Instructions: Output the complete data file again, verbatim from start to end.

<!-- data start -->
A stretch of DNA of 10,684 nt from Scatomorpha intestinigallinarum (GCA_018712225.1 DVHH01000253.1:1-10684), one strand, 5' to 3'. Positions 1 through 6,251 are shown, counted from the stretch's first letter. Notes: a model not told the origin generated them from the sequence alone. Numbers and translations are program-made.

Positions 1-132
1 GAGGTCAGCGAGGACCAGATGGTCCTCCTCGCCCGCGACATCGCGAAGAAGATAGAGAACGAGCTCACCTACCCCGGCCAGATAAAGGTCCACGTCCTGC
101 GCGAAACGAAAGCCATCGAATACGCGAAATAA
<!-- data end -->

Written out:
A stretch of DNA of 10,684 nt from Scatomorpha intestinigallinarum (GCA_018712225.1 DVHH01000253.1:1-10684), one strand, 5' to 3'. Positions 1 through 6,251 are shown, counted from the stretch's first letter. Notes: a model not told the origin generated them from the sequence alone. Numbers and translations are program-made.

Positions 1-132
1 GAGGTCAGCGAGGACCAGATGGTCCTCCTCGCCCGCGACATCGCGAAGAAGATAGAGAACGAGCTCACCTACCCCGGCCAGATAAAGGTCCACGTCCTGC
101 GCGAAACGAAAGCCATCGAATACGCGAAATAA